Report says Nike workers face abuse in Indonesia

Report says Nike workers face abuse in Indonesia

Workers at factories contracted by Nike in Indonesia often suffer verbal and sexual abuse and complain of forced overtime and poor health care, says a report released on Thursday that was funded by the world's leading athletic shoe and clothing maker.

The nonprofit Baltimore-based Global Alliance for Workers and Communities, of which Nike Inc. is a founding member, uncovered a string of problems in its study of workers at nine Indonesian factories used by the company.

Before the report had even been released, image-conscious Nike announced on Wednesday it had put a remediation plan in place to improve conditions in all 30 factories it uses in Indonesia.

Along with several other leading U.S. brand names, Nike has come under fire in recent years for poor conditions in some of the factories it uses. The company contracts work to factories employing more than half a million workers in 55 countries.

Speaking at a joint news conference on Thursday with the Global Alliance, Nike vice president Maria Eitel said the report's findings were disturbing.

"Let me get straight to the point. No person should be subjected to some of the things described by the factory workers," said Eitel. "It's not very comfortable for us to sit here with these kids of uncomfortable results."

Last year, Nike pulled out of its contract with a factory in Cambodia after it investigated a news report that child laborers were being used to make their products.

"It is always the move of last resort because people lose their jobs," said Eitel. But she stressed that Nike would not work with factories that did not abide by its rules.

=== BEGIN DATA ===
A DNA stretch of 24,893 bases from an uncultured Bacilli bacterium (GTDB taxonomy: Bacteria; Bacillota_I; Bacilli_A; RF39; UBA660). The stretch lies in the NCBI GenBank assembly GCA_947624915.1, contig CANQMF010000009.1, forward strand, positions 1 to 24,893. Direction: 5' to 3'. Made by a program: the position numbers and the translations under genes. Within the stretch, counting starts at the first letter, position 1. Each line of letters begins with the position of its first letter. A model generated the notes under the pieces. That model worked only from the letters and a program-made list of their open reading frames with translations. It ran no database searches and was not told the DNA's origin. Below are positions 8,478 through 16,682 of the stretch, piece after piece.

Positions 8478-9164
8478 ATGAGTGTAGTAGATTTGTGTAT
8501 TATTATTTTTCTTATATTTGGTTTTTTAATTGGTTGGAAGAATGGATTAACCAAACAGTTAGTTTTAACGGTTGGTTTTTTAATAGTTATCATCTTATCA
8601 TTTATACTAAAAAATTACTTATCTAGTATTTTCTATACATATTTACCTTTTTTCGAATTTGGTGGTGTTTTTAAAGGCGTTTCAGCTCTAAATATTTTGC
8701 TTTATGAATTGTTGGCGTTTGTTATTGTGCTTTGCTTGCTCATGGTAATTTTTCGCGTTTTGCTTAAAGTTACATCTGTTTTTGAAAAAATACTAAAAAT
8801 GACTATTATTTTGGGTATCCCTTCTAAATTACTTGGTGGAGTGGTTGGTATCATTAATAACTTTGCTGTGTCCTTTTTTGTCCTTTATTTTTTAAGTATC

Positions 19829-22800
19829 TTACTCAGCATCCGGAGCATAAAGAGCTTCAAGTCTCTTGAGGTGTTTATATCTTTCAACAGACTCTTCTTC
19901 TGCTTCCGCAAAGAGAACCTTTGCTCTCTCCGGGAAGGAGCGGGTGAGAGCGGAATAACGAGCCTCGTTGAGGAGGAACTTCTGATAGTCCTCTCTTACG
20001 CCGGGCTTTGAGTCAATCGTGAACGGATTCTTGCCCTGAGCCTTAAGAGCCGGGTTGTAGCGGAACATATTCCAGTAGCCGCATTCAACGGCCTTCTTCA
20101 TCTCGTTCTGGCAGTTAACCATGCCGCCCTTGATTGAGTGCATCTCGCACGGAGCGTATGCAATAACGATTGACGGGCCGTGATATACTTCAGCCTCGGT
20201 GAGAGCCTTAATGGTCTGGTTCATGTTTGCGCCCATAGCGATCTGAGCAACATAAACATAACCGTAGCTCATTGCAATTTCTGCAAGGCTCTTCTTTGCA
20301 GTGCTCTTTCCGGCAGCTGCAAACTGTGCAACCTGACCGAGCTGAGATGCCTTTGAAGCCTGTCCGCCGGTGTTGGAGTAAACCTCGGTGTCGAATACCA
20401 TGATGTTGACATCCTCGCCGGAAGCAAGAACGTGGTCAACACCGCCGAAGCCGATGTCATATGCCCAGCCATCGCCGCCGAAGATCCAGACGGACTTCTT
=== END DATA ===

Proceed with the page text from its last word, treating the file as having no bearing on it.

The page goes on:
Many of the 4,450 Indonesian workers polled and interviewed complained about factory health clinics and difficulties getting sick leave. In one factory, workers said they had to get signatures from five people before taking sick leave.

In several cases, workers reported collapsing before supervisors would allow them access to clinics. Six workers reported two deaths in two factories and said those involved were denied sick leave and medical help.

However, the report said further investigation showed the deaths did not occur in the factories and Nike found they had been given access to health care.

In all of the factories, workers reported experiencing or observing harassment and abuse, with 30 percent saying they had been verbally abused directly. Nearly 8 percent of workers reported receiving unwanted sexual comments and 2.5 percent said they had suffered "unwanted sexual touching." Some reported incidents of sexual favors demanded by employers at two factories, but the report said these were not verified.

Reports of physical abuse by a supervisor or manager, such as throwing objects, hitting or pushing, ranged from one percent in one factory to 14 percent in another.

While workers said they were paid above the regional minimum wage, over half said their basic monthly salaries did not meet cost-of-living increases in Indonesia. In addition, women reportedly received slightly lower salaries on average.

The issue of overtime was brought up. Workers said while working more hours was voluntary, in practice they were pressed to sign a statement agreeing to work longer hours.

Nike addressed five areas in its "remediation plan", including independent audits to ensure workers are paid the proper wage and ensure compliance with its "code of conduct".

The company said it would address harassment issues and give training to managers and factory workers using a credible local resource. From now on, all factories would report the death of any worker, regardless of the cause or location.

The Global Alliance was formed in 1999 and its members include Nike, Gap and the World Bank, as well as several private foundations.

Massachusetts Institute of Technology professor Dara O'Rourke said what amazed him was how many problems had been uncovered during the factory interviews and that workers were willing to take such risks by being surveyed.

O'Rourke, who has been a sharp critic of the footwear industry, said the problem is not just Nike's. "You go to any of these factories and you'll see all the brands. You can see Reebok, the Gap, New Balance, Tommy Hilfiger. They all use the same factories. They're just hiding behind Nike," he said.

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